CHRISTMAS OFFER Subscribe to Lancashire Life today CLICK HERE

Caleb Grant - the Australian creating cricket bats in Lancashire

PUBLISHED: 00:00 06 July 2018

Caleb in action with one of his bats

Caleb in action with one of his bats

Archant

A young Australian who came to England to play professional cricket has settled in Nelson to make beautiful bats.

Selection of finished batsSelection of finished bats

Bowled over by the love of a Lancashire lass, Australian Caleb Grant is now batting for England. Or, to be more accurate, he is making bats for the English.

Caleb, who first came to England as an overseas professional for a North Yorkshire cricket club, hopped over the border and opened a workshop at Nelson Cricket Club, with only his dog, named Nelson in honour of his new home, for company.

‘I had completed an informal apprenticeship with a Yorkshire bat maker, so I did know what I was doing,’ laughs the 30-year-old, who has handmade bats for sale starting at £180. He also makes some special bespoke versions which are individually numbered and, of course, more expensive.

A psychologist might link his love of making bats to the time when, as a teenager in Melbourne, he found himself 50 dollars short for the bat that he really wanted and, plead as he might, the cash wasn’t forthcoming from the bank of mum and dad.

Caleb shaping a bat in his workshopCaleb shaping a bat in his workshop

‘I still hanker after that bat, although the particular brand is no longer manufactured. Maybe that’s why it gives me so much pleasure now to see people leave my workshop with their dream bat,’ says Caleb, who marries Colne seamstress Emily Mitchell next January.

Of course, before any bat can be made you first have to gather your willow and Caleb has a secret location where he goes to select the best. However, if his dream comes true, it won’t be long before he can just go to the bottom of his garden for it.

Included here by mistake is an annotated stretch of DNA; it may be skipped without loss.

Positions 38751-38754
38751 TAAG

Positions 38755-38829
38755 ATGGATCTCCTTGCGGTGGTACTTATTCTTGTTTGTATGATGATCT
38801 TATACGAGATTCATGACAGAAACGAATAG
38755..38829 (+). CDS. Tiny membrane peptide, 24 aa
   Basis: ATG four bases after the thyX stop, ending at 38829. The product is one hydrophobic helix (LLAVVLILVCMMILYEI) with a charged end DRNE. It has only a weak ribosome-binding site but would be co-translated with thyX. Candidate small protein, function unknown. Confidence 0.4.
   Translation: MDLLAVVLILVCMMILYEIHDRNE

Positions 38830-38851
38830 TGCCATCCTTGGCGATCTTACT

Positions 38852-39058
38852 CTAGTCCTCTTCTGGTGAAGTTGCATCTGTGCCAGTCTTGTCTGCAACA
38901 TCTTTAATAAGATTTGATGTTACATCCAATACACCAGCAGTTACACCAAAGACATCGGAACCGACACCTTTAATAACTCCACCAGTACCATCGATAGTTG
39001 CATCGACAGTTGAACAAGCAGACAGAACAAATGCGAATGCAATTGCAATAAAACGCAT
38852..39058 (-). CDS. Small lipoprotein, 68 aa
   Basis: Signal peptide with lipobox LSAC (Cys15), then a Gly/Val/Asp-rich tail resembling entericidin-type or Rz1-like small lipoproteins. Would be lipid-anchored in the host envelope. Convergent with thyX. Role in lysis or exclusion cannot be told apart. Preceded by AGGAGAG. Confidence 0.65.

‘Lancashire has the right conditions for growing willow and, although they need to grow for at least ten years before any leather hits it, I’m a patient guy and I’m willing to wait for my own plantation,’ says Caleb, whose clients come from across the north of England and Wales.

The first thing Caleb does when making a bespoke bat is to take note of their physical characteristics – their weight, their build and how they like to hold a bat.

The blade taking shape in the workshopThe blade taking shape in the workshop

‘These things will determine features such as the weight and the most appropriate handle. I listen to them too, in order to find out how they like to play and what sort of shots are their favourite. Clients range from people who feel that a bespoke bat could give an extra edge to their game to parents who have decided to buy a bespoke bat as an 18th birthday present for their son or daughter.

‘Bespoke bats as gifts have become popular. Lots of people are given them as retirement presents with hope, I guess, of long lazy days of cricket practice ahead of them! One grandfather came along with his bat and his grandson. He had treasured it since he was a young man but his cricket days were now more pavilion-based. Deciding to pass it onto his grandson but finding it was too long, he asked me to re-fashion it for him so it had a new life in his descendant’s hands.’